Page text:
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One of my rider coaches had a Ninja650, also blue. He let me sit on it, and my toes barely reached the ground. He had just gotten in from a trip out West and still had trip luggage on it. He said it was very comfortable for long trips. It sounds like a good all-around bike, docile enough for careful beginners, and beefy enough for advanced riders. The need for more is just ego.
 

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RideOrDieWarren
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"Just ego." I have two bikes, see below, and they offer me diverse riding styles and power.

I really enjoy the 250 for commuting to work on. I equally enjoy the KZ with its massive amount of power and the ability to make it as 'custom' as I am making it.

One bike is not enough, two isnt enough. I traded my Jeep for the KZ and really do not see myself owning another car.

It isnt ego, its what people love. I love bikes, especially owning multiples and having the option of what to ride when.


Good for you Wendy. Keep riding, and trying out different bikes.
 

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Nice write up Wendy. It's this type of information that really helps people in making better choices.

Merry Christmas to you and your husband.
 

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Great write up Wendy.

But I wanted to ask, did you ever drop your first bike (ninja 250)?
I really would like the 650 as the first bike, but if I drop it, I would be more upset than dropping a 250.
 

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Discussion Starter #10
Great write up Wendy.

But I wanted to ask, did you ever drop your first bike (ninja 250)?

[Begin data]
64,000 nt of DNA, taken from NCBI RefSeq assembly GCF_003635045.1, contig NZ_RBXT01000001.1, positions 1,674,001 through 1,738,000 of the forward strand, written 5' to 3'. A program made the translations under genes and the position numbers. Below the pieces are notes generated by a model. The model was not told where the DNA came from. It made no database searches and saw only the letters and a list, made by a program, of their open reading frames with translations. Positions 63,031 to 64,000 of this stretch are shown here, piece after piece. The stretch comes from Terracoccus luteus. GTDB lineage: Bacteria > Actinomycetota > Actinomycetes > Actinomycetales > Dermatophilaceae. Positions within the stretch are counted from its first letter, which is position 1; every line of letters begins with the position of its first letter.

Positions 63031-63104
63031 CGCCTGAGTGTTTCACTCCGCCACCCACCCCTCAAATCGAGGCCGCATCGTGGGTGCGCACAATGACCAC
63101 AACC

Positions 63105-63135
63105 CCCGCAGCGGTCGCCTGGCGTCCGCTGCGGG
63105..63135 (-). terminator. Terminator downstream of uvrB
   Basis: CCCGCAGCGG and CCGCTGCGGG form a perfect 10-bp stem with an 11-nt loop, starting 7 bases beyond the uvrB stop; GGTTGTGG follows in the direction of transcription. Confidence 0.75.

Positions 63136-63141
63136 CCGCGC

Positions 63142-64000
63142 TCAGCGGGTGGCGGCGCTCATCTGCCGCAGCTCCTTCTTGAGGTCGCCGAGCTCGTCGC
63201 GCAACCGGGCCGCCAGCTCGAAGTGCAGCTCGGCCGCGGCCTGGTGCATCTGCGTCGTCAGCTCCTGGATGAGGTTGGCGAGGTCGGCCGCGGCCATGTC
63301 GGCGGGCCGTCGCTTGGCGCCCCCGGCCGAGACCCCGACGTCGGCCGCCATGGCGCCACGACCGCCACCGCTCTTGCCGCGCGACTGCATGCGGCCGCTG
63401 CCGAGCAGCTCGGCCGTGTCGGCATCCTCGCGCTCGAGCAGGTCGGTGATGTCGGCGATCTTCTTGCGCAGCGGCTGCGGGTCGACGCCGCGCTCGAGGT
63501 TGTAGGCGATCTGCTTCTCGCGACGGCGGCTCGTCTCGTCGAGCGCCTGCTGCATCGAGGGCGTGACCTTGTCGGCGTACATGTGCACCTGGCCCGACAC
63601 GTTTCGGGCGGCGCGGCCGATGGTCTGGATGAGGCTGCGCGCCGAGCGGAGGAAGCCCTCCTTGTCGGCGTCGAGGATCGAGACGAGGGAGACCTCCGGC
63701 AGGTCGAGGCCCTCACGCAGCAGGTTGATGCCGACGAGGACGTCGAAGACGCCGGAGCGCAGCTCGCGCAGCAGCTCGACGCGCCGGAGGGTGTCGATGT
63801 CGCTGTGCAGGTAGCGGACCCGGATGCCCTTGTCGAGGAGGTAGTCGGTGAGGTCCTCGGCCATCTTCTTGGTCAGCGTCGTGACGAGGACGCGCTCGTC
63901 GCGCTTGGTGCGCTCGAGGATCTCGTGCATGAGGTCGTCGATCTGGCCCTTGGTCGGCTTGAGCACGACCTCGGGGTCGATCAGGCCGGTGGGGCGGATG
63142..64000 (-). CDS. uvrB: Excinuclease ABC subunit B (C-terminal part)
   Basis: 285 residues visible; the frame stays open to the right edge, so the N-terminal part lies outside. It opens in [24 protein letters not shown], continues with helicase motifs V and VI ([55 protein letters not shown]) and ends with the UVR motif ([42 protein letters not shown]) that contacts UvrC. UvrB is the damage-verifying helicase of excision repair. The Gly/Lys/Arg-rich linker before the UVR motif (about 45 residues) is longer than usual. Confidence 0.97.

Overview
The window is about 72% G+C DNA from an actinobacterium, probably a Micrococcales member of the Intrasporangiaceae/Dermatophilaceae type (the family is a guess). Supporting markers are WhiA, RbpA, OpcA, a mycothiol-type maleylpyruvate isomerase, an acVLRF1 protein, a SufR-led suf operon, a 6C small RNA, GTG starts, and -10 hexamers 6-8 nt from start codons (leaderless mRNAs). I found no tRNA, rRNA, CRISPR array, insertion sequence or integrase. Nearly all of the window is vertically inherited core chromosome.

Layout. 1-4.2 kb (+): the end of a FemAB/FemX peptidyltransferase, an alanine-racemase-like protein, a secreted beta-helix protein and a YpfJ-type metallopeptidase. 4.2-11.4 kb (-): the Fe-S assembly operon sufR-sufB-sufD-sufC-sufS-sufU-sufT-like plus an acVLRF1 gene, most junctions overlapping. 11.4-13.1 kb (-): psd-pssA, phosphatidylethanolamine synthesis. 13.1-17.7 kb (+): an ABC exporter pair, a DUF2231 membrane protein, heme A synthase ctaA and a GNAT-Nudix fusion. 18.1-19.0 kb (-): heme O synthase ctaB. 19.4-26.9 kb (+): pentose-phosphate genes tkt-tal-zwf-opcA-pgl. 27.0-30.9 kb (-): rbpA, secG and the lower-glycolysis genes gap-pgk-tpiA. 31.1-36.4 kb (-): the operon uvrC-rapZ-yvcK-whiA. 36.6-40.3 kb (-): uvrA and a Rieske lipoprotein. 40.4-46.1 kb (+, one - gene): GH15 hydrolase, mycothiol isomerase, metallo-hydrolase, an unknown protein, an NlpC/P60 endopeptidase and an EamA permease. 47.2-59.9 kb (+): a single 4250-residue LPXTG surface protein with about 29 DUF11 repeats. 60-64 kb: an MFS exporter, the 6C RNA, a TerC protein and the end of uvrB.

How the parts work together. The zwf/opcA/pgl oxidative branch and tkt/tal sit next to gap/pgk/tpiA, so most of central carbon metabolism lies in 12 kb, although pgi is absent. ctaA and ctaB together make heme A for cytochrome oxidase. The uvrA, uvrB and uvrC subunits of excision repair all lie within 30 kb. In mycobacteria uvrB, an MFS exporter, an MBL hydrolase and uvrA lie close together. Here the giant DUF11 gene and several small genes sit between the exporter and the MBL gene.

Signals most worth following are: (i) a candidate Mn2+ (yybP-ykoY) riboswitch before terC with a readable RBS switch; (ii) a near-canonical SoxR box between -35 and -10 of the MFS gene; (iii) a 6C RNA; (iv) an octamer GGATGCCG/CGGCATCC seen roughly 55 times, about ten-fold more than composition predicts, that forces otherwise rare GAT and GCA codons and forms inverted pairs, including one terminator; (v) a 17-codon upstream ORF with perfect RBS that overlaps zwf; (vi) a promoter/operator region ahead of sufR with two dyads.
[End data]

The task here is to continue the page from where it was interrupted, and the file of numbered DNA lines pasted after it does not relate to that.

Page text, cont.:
I really would like the 650 as the first bike, but if I drop it, I would be more upset than dropping a 250.
No (knocking on wood - still have to sell it). I did drop the bikes in the MSF course so I guess I got it over with there. Both the 250 and 650 are very well balanced and pretty easy to keep upright. I took the 650 out today and at one of the lights I was lifting up my feet and balancing, just b/c I was bored. It may differ for others but I think the 650 stays upright easier than than the 250. How tall are you?
 

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I'm not saying ego is bad. I'm a pilot. I'm all about ego. I want faster too. That's why I drive a Corvette. I'm at peace with wanting more. I just recognize the only reason I sometimes want to straddle our GL1000 rather than my Vulcan500 is my ego at work. Ok, it's not faster, just huge. It's a big honkin' bike and it feels **** good that I can ride it.
 

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I'm not saying ego is bad. I'm a pilot. I'm all about ego. I want faster too. That's why I drive a Corvette. I'm at peace with wanting more. I just recognize the only reason I sometimes want to straddle our GL1000 rather than my Vulcan500 is my ego at work. Ok, it's not faster, just huge. It's a big honkin' bike and it feels **** good that I can ride it.
you want a little more oomph try a 600 class bike. you don't have to go to a liter bike for it. ;)
 

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No (knocking on wood - still have to sell it). I did drop the bikes in the MSF course so I guess I got it over with there. Both the 250 and 650 are very well balanced and pretty easy to keep upright. I took the 650 out today and at one of the lights I was lifting up my feet and balancing, just b/c I was bored. It may differ for others but I think the 650 stays upright easier than than the 250. How tall are you?
I'm 5'10'' I'm not worried about dropping it from a stop, just when I'm on the road.
 

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Darrell, the temptation is there, but let me get what I have paid for first, then let me see about taking an earlier suggestion of yours to put ex500 parts in mine to liven it up, then we'll see how I feel. I keep losing my focus on putting airplane parts together. Gotta keep rivetting. It's just so hard when there are machines ready to throw a leg over and go.
 

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Discussion Starter #15